PDCA…Plan, Do, Check, Act
I like the PDCA cycle for three reasons:
- It’s simple
- It provides a pathway for teaching
- It works
I love teaching. For me, seeing the light bulb over a lean student’s head illuminate for the first time is highly rewarding. Because of this disposition, early years of my lean journey were filled with many moments of frustration. If co-workers entrusted to me by management did not become fully engaged with the topics at hand, training sessions would lack enough enthusiasm to gain success. Without proper training and understanding of key concepts, lean initiatives would oftentimes stagnate. As a lean leader, this trend became personal…a little learning only gives a little reward.
During my years of learning, sharing, and teaching lean concepts, these situations led me to an important discovery. Not everyone asked to become part of a lean transformation is personally on-board …especially at the beginning.
Thinking through this over time, I found that my teaching/coaching success could be greatly increased by purposefully ‘tweaking’ what I was teaching so it could be absorbed by those involved personally.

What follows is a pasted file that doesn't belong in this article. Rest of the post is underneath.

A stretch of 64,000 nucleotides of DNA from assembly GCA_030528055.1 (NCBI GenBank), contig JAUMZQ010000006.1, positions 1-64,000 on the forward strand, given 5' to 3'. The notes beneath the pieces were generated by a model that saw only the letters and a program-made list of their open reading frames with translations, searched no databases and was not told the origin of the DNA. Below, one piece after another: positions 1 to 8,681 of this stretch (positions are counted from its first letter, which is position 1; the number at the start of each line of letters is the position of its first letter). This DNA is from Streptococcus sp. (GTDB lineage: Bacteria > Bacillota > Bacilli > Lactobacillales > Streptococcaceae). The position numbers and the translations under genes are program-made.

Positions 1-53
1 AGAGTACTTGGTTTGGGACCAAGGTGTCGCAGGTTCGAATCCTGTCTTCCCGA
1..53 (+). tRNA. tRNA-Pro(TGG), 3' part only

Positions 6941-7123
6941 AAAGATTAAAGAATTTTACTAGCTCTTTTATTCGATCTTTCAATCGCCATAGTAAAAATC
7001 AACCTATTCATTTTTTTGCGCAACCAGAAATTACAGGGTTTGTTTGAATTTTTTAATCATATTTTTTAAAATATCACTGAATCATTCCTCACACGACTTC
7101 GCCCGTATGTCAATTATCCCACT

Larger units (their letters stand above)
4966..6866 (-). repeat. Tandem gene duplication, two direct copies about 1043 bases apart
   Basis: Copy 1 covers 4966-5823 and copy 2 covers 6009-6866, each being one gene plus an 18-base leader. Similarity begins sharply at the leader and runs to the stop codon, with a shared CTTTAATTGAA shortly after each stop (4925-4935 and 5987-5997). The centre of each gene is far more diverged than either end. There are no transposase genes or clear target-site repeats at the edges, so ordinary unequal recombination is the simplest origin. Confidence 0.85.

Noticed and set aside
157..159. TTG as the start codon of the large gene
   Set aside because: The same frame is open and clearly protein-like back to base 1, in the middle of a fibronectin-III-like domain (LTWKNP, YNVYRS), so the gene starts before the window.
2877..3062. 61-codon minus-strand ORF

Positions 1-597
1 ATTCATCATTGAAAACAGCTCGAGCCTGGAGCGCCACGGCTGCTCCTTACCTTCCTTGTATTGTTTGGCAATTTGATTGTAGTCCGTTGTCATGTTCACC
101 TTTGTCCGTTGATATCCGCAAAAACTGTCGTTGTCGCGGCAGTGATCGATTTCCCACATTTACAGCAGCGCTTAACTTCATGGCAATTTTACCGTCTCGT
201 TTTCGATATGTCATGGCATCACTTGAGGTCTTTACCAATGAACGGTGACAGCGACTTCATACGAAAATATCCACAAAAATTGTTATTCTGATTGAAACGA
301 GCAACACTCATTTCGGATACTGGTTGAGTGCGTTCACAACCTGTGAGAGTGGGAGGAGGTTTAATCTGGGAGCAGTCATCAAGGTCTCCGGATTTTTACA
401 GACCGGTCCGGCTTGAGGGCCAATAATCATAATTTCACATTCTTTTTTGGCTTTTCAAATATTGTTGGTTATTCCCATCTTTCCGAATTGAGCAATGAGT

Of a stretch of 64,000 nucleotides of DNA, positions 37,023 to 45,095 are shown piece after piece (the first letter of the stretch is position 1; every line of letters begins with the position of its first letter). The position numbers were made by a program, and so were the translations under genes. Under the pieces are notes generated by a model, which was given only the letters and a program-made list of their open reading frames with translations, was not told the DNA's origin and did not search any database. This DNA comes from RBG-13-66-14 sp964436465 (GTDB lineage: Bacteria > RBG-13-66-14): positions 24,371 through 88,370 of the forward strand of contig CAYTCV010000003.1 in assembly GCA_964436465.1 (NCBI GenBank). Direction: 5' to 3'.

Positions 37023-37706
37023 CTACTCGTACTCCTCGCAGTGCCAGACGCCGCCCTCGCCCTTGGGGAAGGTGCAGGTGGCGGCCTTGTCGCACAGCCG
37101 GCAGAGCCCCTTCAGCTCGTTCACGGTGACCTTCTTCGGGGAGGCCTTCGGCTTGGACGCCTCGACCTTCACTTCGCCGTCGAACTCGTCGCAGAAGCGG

To help illustrate the idea, here’s how I best relate to the PDCA cycle:
PLAN: Can I be honest? I’m not very good at planning…at least in the way I’ve been forced to plan projects throughout my career. Too much office time…I need to be in the trenches. For me, planning is better understood as Scale or Shape. I PLAN best by making a simple SKETCH.
DO: Now we’re talking. Skip plan, let’s DO something! What does DO mean to me? Perform, Persist, Practice, Pursue? Maybe…but I get more things done when I’m having fun. I’d rather PLAY.
CHECK: Seems too easy. We all know the importance of measuring what we’re trying to improve. Inspect and Investigate. Lots of things to look at, including people involved. In order to CHECK what people are doing, I need to INQUIRE.
ACT: Not the final act! The process only works if we keep going through the cycle. Numbers are set, and we Negotiate. That’s fine, but unless I NOURISH what’s been discovered, the cycle stops.
My personal ‘SPIN’ on the PDCA cycle: Sketch, Play, Inquire, Nourish. Those four words I relate to personally…so I enjoy going through the process again and again.
Sometimes life is easier when you’re dizzy.
What’s your SPIN?
This lean PDCA story was originally shared on the Lean Career Compass, a private and professional platform that is free to those actively involved in lean transformation.